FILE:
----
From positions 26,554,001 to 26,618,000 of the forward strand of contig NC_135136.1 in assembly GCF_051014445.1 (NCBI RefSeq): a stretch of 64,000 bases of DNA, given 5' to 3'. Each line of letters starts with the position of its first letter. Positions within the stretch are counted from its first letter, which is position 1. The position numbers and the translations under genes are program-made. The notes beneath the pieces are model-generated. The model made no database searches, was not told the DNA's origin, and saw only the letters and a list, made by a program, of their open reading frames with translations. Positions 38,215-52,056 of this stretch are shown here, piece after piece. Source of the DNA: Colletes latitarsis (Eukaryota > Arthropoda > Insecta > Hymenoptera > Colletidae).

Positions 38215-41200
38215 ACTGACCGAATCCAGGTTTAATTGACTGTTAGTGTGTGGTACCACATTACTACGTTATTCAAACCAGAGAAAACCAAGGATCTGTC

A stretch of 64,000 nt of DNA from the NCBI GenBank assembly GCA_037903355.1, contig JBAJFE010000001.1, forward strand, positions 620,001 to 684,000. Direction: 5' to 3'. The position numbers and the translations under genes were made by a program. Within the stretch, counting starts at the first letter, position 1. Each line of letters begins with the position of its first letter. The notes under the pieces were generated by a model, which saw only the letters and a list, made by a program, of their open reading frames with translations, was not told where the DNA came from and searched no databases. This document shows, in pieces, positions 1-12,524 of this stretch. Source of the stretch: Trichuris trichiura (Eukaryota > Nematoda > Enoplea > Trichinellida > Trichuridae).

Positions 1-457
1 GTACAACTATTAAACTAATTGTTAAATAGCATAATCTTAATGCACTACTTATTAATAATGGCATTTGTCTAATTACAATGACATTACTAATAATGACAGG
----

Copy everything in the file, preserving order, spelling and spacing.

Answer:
From positions 26,554,001 to 26,618,000 of the forward strand of contig NC_135136.1 in assembly GCF_051014445.1 (NCBI RefSeq): a stretch of 64,000 bases of DNA, given 5' to 3'. Each line of letters starts with the position of its first letter. Positions within the stretch are counted from its first letter, which is position 1. The position numbers and the translations under genes are program-made. The notes beneath the pieces are model-generated. The model made no database searches, was not told the DNA's origin, and saw only the letters and a list, made by a program, of their open reading frames with translations. Positions 38,215-52,056 of this stretch are shown here, piece after piece. Source of the DNA: Colletes latitarsis (Eukaryota > Arthropoda > Insecta > Hymenoptera > Colletidae).

Positions 38215-41200
38215 ACTGACCGAATCCAGGTTTAATTGACTGTTAGTGTGTGGTACCACATTACTACGTTATTCAAACCAGAGAAAACCAAGGATCTGTC

A stretch of 64,000 nt of DNA from the NCBI GenBank assembly GCA_037903355.1, contig JBAJFE010000001.1, forward strand, positions 620,001 to 684,000. Direction: 5' to 3'. The position numbers and the translations under genes were made by a program. Within the stretch, counting starts at the first letter, position 1. Each line of letters begins with the position of its first letter. The notes under the pieces were generated by a model, which saw only the letters and a list, made by a program, of their open reading frames with translations, was not told where the DNA came from and searched no databases. This document shows, in pieces, positions 1-12,524 of this stretch. Source of the stretch: Trichuris trichiura (Eukaryota > Nematoda > Enoplea > Trichinellida > Trichuridae).

Positions 1-457
1 GTACAACTATTAAACTAATTGTTAAATAGCATAATCTTAATGCACTACTTATTAATAATGGCATTTGTCTAATTACAATGACATTACTAATAATGACAGG